Inside view on deep heat

Written by: Tom Shelley | Published:

Radio frequency ovens may soon be poised to take over from microwave or conventional ones. Tom Shelley reports

The radio frequency oven could soon replace the microwave – and can also help plastic forming, too. By coupling more deeply within the material to heat it from the inside, time is saved by not having to wait for heat to diffuse, while heating is also more even.
Radio frequency induction heating has been around for decades, but using radio frequencies for domestic and catering cooking – and other potential applications such as pre-heating plastics for forming – is the brainchild of C-Tech Innovation.
According to Michael Harrison, operations director at C-Tech, the frequencies it mainly uses are 13.56 and 27.12 MHz, as opposed to the 2450 MHz used by domestic microwave ovens. These, he says, induce currents – instead of the rotation of water dipoles in a microwave heater – which means they will heat ordinary water but not distilled water, which has very low electrical conductivity. Their advantage over microwaves is that they penetrate more deeply.
“Microwaves penetrate only one or two centimetres, so there tend to be hot and cold spots,” says Harrison.
Another use of radio frequency heating is in defrosting, which microwaves perform poorly.
“Microwaves do not couple well with ice [as the water molecules cannot rotate],” he adds. “Radio frequencies do not couple much better with ice, but they couple well with impurities.”
Microwaves came out of wartime radar developments that have led to the availability of very cheap magnetrons. They were chosen in the 1960s as a means of domestic cooking.
“I’m not sure why,” says Harrison. “The ideal frequencies to use are lower. More products are susceptible to microwaves, but radio frequencies penetrate to greater depth and RF is the option we tend to prefer.”
Apart from other considerations, radio frequencies can be more easily screened than microwaves, because the hole size in screens can be larger.
Generations of radio frequencies used to depend on the use of expensive glass vacuum tubes, but Harrison says that this can now be accomplished using solid state crystal controlled oscillators that are more robust and less expensive, and matched into standard 50 ohm coaxial power cable, allowing easy transfer to applications.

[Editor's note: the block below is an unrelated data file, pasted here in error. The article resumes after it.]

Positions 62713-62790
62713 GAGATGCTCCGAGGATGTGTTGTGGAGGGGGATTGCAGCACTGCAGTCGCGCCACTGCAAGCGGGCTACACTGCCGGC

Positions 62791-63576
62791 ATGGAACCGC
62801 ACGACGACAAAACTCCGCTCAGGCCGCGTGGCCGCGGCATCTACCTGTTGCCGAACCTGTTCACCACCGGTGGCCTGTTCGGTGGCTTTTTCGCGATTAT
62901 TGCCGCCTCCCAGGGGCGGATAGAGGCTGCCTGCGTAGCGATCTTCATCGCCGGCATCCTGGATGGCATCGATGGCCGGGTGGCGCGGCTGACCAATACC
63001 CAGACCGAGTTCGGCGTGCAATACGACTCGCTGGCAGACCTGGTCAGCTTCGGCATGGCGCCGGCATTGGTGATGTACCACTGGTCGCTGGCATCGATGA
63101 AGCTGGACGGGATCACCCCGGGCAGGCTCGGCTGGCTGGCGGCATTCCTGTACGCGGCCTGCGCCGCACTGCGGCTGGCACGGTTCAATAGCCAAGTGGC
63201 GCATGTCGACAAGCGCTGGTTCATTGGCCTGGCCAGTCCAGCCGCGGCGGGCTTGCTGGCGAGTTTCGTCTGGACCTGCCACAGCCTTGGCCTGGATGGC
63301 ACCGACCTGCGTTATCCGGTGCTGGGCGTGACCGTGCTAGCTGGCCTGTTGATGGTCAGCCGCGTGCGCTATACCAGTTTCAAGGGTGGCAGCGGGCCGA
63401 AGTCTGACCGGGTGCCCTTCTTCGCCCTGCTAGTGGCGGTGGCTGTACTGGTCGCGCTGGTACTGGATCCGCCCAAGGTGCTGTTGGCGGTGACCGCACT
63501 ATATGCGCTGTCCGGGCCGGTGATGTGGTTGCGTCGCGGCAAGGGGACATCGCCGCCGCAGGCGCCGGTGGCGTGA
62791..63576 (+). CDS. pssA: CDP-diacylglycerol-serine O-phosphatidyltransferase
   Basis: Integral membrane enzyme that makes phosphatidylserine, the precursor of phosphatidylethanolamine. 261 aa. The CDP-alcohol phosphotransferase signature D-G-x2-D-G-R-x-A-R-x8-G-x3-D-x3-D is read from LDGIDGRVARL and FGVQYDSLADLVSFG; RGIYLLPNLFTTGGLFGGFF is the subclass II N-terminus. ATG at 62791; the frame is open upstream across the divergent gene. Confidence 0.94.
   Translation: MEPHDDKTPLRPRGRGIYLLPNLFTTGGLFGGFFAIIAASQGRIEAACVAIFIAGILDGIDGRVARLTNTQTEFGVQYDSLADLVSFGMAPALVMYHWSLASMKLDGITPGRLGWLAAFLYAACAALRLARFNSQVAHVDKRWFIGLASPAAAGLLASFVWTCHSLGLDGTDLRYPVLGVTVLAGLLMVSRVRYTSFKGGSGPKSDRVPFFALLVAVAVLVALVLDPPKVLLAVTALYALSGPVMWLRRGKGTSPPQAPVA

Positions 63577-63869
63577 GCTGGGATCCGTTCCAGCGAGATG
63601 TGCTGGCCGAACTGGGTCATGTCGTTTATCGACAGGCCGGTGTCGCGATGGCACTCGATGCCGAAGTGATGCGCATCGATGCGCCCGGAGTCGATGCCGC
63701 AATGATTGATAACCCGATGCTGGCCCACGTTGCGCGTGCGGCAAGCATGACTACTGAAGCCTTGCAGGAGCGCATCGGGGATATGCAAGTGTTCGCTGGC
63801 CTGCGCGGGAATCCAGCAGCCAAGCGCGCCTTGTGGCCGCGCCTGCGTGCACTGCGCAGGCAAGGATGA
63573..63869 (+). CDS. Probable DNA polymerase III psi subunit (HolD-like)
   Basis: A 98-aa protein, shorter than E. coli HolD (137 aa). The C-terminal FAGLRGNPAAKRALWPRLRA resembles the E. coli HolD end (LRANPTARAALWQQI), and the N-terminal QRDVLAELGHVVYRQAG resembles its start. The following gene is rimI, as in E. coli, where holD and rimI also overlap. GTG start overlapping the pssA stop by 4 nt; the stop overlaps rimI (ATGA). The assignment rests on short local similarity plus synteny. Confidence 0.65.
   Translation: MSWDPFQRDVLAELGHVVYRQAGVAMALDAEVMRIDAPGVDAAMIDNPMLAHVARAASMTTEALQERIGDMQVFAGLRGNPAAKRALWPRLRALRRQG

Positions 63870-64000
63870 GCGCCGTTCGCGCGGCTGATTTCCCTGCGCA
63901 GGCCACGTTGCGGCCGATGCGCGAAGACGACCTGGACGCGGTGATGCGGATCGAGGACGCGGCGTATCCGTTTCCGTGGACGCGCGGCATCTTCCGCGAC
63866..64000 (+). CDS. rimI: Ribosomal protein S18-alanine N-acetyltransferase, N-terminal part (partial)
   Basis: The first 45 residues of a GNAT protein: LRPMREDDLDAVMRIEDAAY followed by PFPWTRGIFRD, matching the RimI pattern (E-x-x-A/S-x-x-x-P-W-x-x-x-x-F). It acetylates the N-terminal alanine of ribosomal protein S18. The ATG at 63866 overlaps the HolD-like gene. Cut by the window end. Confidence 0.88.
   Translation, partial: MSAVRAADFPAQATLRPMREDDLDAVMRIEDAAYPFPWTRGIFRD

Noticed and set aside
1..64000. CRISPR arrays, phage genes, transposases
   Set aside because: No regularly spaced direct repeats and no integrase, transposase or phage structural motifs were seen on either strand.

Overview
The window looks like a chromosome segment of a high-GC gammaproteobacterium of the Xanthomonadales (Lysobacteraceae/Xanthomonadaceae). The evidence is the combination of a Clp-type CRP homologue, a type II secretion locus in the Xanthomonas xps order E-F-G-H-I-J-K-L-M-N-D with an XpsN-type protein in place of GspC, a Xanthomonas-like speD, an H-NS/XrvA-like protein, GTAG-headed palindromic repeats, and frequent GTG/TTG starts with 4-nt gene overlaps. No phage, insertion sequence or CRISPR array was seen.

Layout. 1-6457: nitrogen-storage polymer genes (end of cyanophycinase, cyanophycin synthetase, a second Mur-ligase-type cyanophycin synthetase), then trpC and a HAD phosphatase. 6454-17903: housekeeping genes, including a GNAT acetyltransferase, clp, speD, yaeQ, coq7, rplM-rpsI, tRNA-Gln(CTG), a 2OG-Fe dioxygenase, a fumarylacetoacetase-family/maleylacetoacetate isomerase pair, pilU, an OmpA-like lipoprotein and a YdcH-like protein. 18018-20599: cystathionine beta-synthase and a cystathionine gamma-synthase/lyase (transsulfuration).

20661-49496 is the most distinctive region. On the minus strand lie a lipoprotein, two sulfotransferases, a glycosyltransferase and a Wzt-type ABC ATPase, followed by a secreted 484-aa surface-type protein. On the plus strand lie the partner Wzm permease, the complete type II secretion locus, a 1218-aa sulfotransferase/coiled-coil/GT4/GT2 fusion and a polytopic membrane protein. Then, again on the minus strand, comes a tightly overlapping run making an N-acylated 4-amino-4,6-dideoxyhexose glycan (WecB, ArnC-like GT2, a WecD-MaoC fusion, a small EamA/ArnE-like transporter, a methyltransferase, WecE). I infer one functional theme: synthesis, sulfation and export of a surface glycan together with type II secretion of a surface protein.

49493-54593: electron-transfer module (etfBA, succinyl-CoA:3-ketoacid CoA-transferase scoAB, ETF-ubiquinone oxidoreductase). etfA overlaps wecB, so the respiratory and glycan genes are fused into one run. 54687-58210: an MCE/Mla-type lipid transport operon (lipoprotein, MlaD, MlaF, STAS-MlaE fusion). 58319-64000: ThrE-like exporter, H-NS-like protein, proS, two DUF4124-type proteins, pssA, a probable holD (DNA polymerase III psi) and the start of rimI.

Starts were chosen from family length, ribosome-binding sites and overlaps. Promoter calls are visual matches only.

Specific developments at C-Tech include radio frequency food ovens that combine a standard convection oven suitable for the catering trade or a science laboratory with up to 600W of RF power. C-Tech claims this defrosts up to 10 times faster and, typically, cooks twice as fast as a conventional product. It handles foods that cannot be processed in a microwave oven, and improves food quality and safety, meaning that it does not, for example, produce a chicken that appears fully cooked on the outside, while still frozen in the middle.
C-Tech’s prototype is a 2.4kW fan oven and runs at 27.12MHz. Evaluation units are available for hire or sale. A 13.56 MHz version is also available.
As well as food, radio frequencies couple with many plastics. Conventional plastic heating processes involve surface heating – conductive, convective or infrared. These lead to the same time delays and processing problems as heating bulk food items. C-Tech has been investigating RF heating for thermoplastic plasticising and extrusion, rapid moulding of thermoplastics, thermoforming of plastics and the manufacture of structural composites. In a novel plastic-forming process developed at C-Tech, 300W of RF power enabled heating in less than 15 seconds, as opposed to 20 minutes in a conventional oven. RF forming could also have potential for blow moulding or advanced welding.


* Radio frequencies penetrate into the bulk of materials, much more so than either surface heating or microwaves

* The technology increases defrosting speed by up to 10 times, cooks food twice as fast and throughout and can, in some cases, speed the heating of plastics for forming by a factor of 80

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